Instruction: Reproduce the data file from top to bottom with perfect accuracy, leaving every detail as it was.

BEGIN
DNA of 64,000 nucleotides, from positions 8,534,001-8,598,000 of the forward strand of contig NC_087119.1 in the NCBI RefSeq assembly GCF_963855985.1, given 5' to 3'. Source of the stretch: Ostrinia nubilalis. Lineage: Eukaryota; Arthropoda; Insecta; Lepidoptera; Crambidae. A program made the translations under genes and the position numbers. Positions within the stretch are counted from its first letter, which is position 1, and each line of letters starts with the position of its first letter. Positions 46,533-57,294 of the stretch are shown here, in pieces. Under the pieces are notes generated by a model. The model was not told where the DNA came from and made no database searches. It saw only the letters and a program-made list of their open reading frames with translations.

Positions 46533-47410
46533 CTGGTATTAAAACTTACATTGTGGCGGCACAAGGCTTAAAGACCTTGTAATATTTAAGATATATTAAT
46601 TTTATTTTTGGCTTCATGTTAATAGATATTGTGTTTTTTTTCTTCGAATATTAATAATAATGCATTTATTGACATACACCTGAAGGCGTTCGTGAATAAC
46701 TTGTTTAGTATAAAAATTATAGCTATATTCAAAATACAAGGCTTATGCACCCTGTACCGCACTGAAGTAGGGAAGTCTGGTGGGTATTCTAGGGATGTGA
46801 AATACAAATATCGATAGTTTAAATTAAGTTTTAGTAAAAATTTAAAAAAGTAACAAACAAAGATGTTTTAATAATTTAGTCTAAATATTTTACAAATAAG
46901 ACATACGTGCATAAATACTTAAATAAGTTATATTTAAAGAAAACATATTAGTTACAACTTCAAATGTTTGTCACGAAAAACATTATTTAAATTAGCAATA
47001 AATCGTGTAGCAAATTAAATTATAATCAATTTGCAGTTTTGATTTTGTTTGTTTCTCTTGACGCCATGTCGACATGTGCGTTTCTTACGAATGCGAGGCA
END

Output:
DNA of 64,000 nucleotides, from positions 8,534,001-8,598,000 of the forward strand of contig NC_087119.1 in the NCBI RefSeq assembly GCF_963855985.1, given 5' to 3'. Source of the stretch: Ostrinia nubilalis. Lineage: Eukaryota; Arthropoda; Insecta; Lepidoptera; Crambidae. A program made the translations under genes and the position numbers. Positions within the stretch are counted from its first letter, which is position 1, and each line of letters starts with the position of its first letter. Positions 46,533-57,294 of the stretch are shown here, in pieces. Under the pieces are notes generated by a model. The model was not told where the DNA came from and made no database searches. It saw only the letters and a program-made list of their open reading frames with translations.

Positions 46533-47410
46533 CTGGTATTAAAACTTACATTGTGGCGGCACAAGGCTTAAAGACCTTGTAATATTTAAGATATATTAAT
46601 TTTATTTTTGGCTTCATGTTAATAGATATTGTGTTTTTTTTCTTCGAATATTAATAATAATGCATTTATTGACATACACCTGAAGGCGTTCGTGAATAAC
46701 TTGTTTAGTATAAAAATTATAGCTATATTCAAAATACAAGGCTTATGCACCCTGTACCGCACTGAAGTAGGGAAGTCTGGTGGGTATTCTAGGGATGTGA
46801 AATACAAATATCGATAGTTTAAATTAAGTTTTAGTAAAAATTTAAAAAAGTAACAAACAAAGATGTTTTAATAATTTAGTCTAAATATTTTACAAATAAG
46901 ACATACGTGCATAAATACTTAAATAAGTTATATTTAAAGAAAACATATTAGTTACAACTTCAAATGTTTGTCACGAAAAACATTATTTAAATTAGCAATA
47001 AATCGTGTAGCAAATTAAATTATAATCAATTTGCAGTTTTGATTTTGTTTGTTTCTCTTGACGCCATGTCGACATGTGCGTTTCTTACGAATGCGAGGCA